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Crop Pictures in PowerPoint 2011 for Mac

Learn how to work with crop options for pictures in PowerPoint 2011 for Mac. Cropping removes extraneous areas, and lets you add focus to the important areas of a picture.

Once you insert a picture in your slide, there is so much you can do to make it appear consistent with the look of your slides. You can make corrections to brightness, sharpness, and contrast values. You can also play with recolor options, and apply Photoshop style filters. However, even before you play with all these options, you must ponder and decide whether you want to use PowerPoint's Crop options. Cropping an area removes unrequired areas, and lets you add focus to the areas of the picture that are relevant to the topic of your presentation. Cropping also lets you remove some unwanted areas.

For example, the picture on the left side in Figure 1 below, shows a businesswoman with several of her colleagues blurred into the background. Cropping the same picture in the sample on the right focuses attention solely on her, and creates a more powerful visual.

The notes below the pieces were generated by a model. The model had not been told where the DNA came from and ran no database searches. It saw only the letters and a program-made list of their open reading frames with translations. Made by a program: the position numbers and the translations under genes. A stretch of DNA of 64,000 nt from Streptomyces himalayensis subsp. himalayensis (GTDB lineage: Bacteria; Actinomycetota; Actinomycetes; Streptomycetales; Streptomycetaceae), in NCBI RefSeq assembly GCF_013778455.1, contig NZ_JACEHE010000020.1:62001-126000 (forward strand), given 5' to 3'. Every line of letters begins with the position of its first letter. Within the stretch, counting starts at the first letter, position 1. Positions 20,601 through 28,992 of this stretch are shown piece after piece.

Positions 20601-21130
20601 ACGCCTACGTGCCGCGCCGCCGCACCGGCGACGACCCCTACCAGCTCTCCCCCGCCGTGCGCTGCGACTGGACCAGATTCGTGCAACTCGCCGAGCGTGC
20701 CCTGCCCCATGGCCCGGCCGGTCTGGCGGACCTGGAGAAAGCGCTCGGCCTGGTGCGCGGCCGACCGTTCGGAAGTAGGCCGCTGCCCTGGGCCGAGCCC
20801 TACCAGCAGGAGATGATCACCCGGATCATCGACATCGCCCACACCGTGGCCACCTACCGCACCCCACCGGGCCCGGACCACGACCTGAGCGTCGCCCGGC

Figure 1: Picture cropped to focus attention on a particular element (Picture from

The Crop tool lets you achieve these edits and more. Additionally, cropping works with both pictures that are inserted on slides, or with pictures that constitute a shape fill.

Follow these steps to explore more in PowerPoint 2011 for Mac:

  1. Before you start, we are assuming you already have a picture inserted on your slide, or a shape filled with a picture. Select the picture to display the Format Picture tab (highlighted in red in Figure 2) of the Ribbon. Activate this contextual tab by clicking on it. Locate the Adjust group, and click the downward pointing arrow in the Crop button (highlighted in blue in Figure 2).

  2. Figure 2: Crop button within Format Picture tab
  3. Note: The Picture Tools Format tab is a Contextual tab. These tabs are special tabs in the Ribbon that are not visible all the time. They only make an appearance when you are working with a particular slide object which can be edited using special options.